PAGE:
Under Ron Rivera, the Panthers have thus far always run a 4-3 defense with two defensive tackles, two defensive ends and, in base formation at least, three linebackers. Of course, defensive personnel will change to match the offense, and so the Panthers have sometimes changed a linebacker for a safety or a nickel corner, but the core of four linemen with their hands in the ground has remained static. In general, it looks something like this:

However, while this is likely to remain the basis for much of what the Panthers do defensively in 2018, there is reason to think that this year might also feature something a little different.

The first clue Panthers fans got to this was when the Panthers drafted Marquise Haynes – a player without a clear position in a 4-3 defense – in this year’s draft. Soon after drafting him Rivera talked, albeit briefly, about how Haynes would be a natural fit for their ‘joker’ role, and while the Panthers have dropped defensive ends into coverage from a base 4-3 in the past, it seemed odd that they would draft a player simply to perform this role unless they had something a little bigger planned than the occasional DE dropback.

Which there are hints that they do.

Of course, we won’t get a full look at the new look Panthers’ defense until the Cowboys game on Sunday, as teams tend to keep their cards close to their chests during the preseason – but even from what Eric Washington was willing to put on tape, there were some noticeable differences from previous Panthers’ defenses. The plays explored here are those from the first halves of the Panthers’ first three preseason games, with the playbook likely being simplified for the bottom sections of the roster spots in order to minimize mental errors and allow for more effective evaluation of individual players.

Some of these plays are, on the surface at least, only skin-deep variations from a 4-3 defense, with the end standing up rather than playing with his hand in the ground, such as on the following play against the Dolphins:

Here, the other defensive linemen apart from Addison are all lined up as usual, with Addison himself taking a wider stance but still attacking the same gap just from a standing position. On this play, the Panthers bring Kuechly and Thompson on a double A-gap blitz with Addison coming off the edge and man coverage on the back end, the result of the play is an offensive pass interference call against the tight end. They also ran a near-identical play against the Patriots, withe result being a PBU by Adams on an outside go route. While these plays gained almost nothing from the slight kink to the defense, by putting the defensive end in a position where he can easily drop into coverage, Eric Washington allows the defense to hide where it is bringing pressure from, and who is dropping.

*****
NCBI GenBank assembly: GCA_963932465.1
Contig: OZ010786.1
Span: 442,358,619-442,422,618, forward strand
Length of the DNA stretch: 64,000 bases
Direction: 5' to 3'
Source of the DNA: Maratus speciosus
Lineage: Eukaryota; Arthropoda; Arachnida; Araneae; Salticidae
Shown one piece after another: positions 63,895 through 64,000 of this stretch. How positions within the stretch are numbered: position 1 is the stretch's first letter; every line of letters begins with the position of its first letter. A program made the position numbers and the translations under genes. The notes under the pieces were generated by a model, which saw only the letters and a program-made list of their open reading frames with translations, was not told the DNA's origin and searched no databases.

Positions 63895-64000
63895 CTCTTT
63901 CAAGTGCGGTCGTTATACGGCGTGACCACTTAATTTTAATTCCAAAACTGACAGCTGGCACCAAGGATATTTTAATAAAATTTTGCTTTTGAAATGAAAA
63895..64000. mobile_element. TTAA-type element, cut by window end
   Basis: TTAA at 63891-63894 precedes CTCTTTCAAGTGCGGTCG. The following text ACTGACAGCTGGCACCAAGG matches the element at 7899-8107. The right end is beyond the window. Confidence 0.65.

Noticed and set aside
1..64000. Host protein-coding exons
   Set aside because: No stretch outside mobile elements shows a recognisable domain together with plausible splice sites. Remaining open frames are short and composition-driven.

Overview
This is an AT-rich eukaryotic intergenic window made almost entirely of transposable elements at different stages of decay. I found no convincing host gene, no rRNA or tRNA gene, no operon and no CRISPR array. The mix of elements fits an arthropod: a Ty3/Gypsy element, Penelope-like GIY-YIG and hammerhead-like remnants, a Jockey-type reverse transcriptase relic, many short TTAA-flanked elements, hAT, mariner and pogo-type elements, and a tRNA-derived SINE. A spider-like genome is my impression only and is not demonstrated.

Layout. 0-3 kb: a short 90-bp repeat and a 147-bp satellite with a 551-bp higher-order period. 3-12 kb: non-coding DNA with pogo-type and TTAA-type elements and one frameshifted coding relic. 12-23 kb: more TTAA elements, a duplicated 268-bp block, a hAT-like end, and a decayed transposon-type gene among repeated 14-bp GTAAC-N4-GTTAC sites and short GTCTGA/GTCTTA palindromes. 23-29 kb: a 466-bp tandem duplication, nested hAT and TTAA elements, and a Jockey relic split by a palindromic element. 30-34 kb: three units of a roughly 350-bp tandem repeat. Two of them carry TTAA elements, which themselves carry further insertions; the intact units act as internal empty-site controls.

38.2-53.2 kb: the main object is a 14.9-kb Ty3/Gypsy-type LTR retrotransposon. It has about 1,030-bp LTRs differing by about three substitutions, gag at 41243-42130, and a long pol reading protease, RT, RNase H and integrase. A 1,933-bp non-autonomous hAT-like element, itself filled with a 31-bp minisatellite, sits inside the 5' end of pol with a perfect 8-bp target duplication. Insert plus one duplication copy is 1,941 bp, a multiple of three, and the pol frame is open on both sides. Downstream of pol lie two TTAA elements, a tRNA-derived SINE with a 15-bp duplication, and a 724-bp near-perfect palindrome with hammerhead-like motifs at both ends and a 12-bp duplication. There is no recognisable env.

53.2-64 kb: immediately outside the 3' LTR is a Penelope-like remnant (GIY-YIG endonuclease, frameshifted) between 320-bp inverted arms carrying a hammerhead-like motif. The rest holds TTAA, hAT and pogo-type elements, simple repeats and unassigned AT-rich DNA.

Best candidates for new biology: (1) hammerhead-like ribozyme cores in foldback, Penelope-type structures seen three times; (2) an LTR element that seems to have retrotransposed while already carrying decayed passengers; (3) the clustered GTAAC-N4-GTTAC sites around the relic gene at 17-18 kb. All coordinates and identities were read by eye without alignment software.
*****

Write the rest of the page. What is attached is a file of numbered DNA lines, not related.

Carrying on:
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This is something that will be dealt with in more detail later.

The other relatively minor way in which Washington looked to modify the defensive formation throughout the preseason was to shift one tackle outside as an edge rusher, shifting the other tackle over the center and then moving the displaced defensive end as a interior stand-up rusher. From now on, for sake of clarity, such stand-up defensive ends will be referred to as ‘jokers’, the term the Panthers themselves seem to use for the role. From this shifted formation, the Panthers are then able to line the joker up either on the side of the natural end or the natural tackle.

On this first play, they line the joker (#94 Daeshon Hall) up over the guard on the side of the end, as follows:

In terms of coverage on this play, the Panthers drop back in fairly vanilla cover two, and with the linebacker dropping back pre-snap, the advantage on this play is simply based on matchup rather than disguising where the pressure is going to come from. Even so, had Hall and Obada tackled the quarterback rather than each other, this would have led to a sack:


Here, the tackle lined up outside the far side isn’t expected to generate pressure, rather to force a block and prevent the offensive line from shifting away from him. The key player here is actually Kyle Love, who is able to force the double team by working on the gap between the center and the right guard – this leaves a two-on-two on the near side, with the speed of the two defensive ends giving them a distinct edge when the end shifts inside onto the guard.

The effectiveness of the play is also helped by Obada selling the outside rush for as long as he does, giving the joker time to set up the stunt. Of course, if the offensive line knows the stunt is coming, they can look to shift the blocks so that the center looks to help inside on the stunt with the right guard being asked to block the nose tackle one-on-one, though Love does an excellent job of hesitating, rather than looking to fire into the A gap, which makes it harder for the center to shift off of him without risking giving up inside pressure.

By contrast, on the next play the Patriots do a far better job of dealing with a slight variation of this formation, with the joker lined up between the two tackles:

Here, the Panthers try and generate a three-on-three matchup on the near side, with Horton doing what he can on the far side. While this doesn’t go completely wrong, the Panthers are unable to generate pressure and the Patriots are able to convert the long third down due to what appears to be a blown assignment by Captain Munnerlyn – although one can’t be sure of that. It would be foolish to try and make any sweeping statement based on two plays, but this formation looks to be a scheme in itself as any potential additional blitzers are well away from the line of scrimmage.